The Australian Government has introduced a new country of origin food labelling system, which commenced on 1 July 2016. Under the new system, country of origin labelling requirements come under Australian Consumer Law.
Businesses have two years to change their food labels to comply with the new law before it becomes mandatory on 1 July 2018.
Information about the new labels is available on the Department of Industry website.
General information about country of origin labelling is available from the ACCC website.
Current requirements for country of origin labelling in Australia
The Food Standards Code sets out country of origin labelling requirements for food offered for retail sale in Australia. Businesses must continue to comply with the country of origin labelling requirements in the Food Standards Code until 1 July 2018, unless they choose to voluntarily adopt the Australian Consumer Law Standard earlier.
With the introduction of the new system, FSANZ has proposed through Proposal P1041: that the Food Standards Code be amended to remove its country of origin labelling requirements at the end of the two-year transition period.
The following information outlines the country of origin requirements in the Food Standards Code.
Food Standards Code country of origin labelling requirements – packaged foods
Packaged food must carry a statement identifying either:
- the country where the food was made, produced or grown; or
- the country where the food was manufactured or packaged and that the food is a mix of ingredients imported into that country or a mix of local and imported ingredients.
The country of origin of the ingredients can also be stated.
Food Standards Code country of origin labelling requirements – unpackaged foods
Country of origin labelling applies to unpackaged fresh and processed fruit, vegetables, nuts, spices, herbs, legumes, seeds, fish (including shellfish) and meat (pork, beef, sheep and chicken).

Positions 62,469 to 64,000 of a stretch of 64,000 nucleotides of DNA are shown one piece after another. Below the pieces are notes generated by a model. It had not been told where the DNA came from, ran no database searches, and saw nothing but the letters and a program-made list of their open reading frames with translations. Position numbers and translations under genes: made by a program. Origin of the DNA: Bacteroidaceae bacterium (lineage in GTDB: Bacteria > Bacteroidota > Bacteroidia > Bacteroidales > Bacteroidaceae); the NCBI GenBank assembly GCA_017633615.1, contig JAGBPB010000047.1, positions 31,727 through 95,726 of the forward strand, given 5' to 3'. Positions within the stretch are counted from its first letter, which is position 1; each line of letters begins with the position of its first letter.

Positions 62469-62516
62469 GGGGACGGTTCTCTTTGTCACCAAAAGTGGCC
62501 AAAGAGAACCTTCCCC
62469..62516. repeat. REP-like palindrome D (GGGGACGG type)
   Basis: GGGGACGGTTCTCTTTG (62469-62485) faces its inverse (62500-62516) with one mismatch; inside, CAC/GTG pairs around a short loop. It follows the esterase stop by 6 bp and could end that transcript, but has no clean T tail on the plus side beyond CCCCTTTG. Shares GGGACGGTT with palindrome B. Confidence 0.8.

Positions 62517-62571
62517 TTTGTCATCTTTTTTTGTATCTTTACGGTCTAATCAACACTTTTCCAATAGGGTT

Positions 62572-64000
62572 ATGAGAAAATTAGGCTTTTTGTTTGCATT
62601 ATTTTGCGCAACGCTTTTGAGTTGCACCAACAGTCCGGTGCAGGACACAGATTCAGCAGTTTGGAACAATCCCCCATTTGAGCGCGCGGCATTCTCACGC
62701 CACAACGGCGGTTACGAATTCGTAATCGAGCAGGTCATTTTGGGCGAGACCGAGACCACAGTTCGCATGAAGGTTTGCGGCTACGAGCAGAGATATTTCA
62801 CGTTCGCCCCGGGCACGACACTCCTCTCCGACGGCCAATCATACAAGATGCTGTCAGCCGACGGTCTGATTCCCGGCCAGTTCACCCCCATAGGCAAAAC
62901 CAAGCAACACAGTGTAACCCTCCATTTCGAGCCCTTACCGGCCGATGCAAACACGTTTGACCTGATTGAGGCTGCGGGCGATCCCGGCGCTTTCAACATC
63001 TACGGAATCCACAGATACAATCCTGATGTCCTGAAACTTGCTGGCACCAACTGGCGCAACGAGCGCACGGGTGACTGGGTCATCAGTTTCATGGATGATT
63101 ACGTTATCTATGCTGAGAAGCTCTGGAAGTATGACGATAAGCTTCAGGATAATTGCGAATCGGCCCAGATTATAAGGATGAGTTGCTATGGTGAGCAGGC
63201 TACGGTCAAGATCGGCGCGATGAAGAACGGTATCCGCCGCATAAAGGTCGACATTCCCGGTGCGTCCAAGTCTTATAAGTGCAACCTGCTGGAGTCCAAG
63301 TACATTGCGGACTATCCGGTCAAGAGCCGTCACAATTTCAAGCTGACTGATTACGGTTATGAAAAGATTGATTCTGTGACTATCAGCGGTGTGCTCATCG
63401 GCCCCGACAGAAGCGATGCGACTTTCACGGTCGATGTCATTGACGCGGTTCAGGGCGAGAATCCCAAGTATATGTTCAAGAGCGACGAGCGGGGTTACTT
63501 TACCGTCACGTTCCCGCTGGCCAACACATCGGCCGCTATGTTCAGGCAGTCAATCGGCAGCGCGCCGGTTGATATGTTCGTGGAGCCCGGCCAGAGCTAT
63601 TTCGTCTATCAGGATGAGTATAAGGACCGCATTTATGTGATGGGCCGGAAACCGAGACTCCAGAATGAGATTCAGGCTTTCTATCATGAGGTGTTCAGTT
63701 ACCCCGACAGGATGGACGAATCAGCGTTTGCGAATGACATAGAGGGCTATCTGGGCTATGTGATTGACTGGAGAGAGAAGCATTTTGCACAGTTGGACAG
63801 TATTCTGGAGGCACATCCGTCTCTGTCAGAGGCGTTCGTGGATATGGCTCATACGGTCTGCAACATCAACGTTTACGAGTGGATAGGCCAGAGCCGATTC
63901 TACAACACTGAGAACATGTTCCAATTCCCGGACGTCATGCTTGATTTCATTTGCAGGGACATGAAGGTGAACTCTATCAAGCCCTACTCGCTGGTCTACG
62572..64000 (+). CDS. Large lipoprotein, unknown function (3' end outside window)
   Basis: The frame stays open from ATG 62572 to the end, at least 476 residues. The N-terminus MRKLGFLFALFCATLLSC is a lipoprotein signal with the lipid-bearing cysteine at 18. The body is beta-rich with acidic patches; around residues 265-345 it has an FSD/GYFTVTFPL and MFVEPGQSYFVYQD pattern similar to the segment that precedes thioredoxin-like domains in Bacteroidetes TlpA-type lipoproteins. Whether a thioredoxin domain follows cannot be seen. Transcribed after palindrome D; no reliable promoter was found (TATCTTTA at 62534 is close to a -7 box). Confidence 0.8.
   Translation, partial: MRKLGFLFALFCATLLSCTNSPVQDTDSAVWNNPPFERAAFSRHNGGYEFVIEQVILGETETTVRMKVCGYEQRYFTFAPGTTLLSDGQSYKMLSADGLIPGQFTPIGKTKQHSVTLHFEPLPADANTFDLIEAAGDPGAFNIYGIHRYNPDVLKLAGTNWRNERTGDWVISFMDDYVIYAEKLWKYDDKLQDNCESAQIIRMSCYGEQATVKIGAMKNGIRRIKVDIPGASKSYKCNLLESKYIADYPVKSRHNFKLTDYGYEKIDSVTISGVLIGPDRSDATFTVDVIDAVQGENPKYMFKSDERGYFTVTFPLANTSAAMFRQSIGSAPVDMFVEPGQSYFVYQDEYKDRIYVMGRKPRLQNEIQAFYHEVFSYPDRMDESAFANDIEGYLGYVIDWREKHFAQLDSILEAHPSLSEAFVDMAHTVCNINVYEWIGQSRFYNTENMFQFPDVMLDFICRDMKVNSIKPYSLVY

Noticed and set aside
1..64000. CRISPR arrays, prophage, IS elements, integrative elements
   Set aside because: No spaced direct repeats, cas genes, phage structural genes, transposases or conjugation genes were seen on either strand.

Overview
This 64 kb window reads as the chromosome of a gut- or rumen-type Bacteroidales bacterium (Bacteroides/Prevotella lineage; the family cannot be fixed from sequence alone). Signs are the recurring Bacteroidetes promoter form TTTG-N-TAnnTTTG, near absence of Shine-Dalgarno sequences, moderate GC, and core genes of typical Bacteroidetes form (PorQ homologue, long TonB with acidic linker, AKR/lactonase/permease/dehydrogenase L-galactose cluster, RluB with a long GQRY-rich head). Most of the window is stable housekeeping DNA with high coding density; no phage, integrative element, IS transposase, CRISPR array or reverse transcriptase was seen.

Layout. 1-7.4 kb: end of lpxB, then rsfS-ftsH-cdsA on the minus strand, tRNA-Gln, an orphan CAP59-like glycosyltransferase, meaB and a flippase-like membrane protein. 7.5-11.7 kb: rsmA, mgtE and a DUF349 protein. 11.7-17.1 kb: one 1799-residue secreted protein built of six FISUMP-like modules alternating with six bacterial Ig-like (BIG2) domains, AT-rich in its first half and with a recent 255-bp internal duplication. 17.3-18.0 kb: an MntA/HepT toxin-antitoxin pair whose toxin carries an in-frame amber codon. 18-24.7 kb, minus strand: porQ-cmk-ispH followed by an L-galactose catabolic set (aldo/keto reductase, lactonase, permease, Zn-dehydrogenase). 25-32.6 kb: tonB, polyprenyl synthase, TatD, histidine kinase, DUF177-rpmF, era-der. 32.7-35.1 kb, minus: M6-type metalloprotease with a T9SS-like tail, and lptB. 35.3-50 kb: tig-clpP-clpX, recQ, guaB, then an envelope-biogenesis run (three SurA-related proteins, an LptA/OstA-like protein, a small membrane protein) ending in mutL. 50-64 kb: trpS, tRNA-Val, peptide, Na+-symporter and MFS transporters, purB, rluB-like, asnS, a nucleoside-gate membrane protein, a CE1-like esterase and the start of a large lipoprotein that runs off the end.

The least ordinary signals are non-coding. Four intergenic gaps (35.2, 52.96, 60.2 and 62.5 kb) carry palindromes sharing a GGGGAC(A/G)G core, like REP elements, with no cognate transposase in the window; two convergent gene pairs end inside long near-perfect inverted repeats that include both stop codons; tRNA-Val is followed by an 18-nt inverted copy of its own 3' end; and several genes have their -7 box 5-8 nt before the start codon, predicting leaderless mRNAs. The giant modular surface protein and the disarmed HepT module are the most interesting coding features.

For example, the following unpackaged foods are required to have country of origin labelling:
- fresh and sun-dried tomatoes
- processed ham and bacon
- fresh and smoked fish fillets, and crumbed fish fillets
- fresh apples and dried apples
- chicken, pork, beef and lamb.
The country of origin of the food must be identified, or, if the food is a mix of foods from different countries, the retailer can state each country of origin or that the food is a mix of local and imported foods, or a mix of imported foods.
For unpackaged food, country of origin information can be written on a sign near the food or on labels, e.g. stickers on fruit.
Are there any exemptions from country of origin labelling?
Some food is exempt from country of origin labelling requirements, including food sold for immediate consumption e.g. food sold in cafes, restaurants and canteens, and food that is made and packaged on the premises it is sold, such as in a bakery.
Does country of origin labelling apply in New Zealand?
Country of origin labelling is voluntary in New Zealand and suppliers may choose not to display this information. There is an exception for grape wine, which must be labelled with its country or countries of origin. When suppliers do include country of origin information, it must be accurate.
All food must be labelled with the contact details of the food supplier in New Zealand or Australia, so you can contact the supplier and ask for details about the food.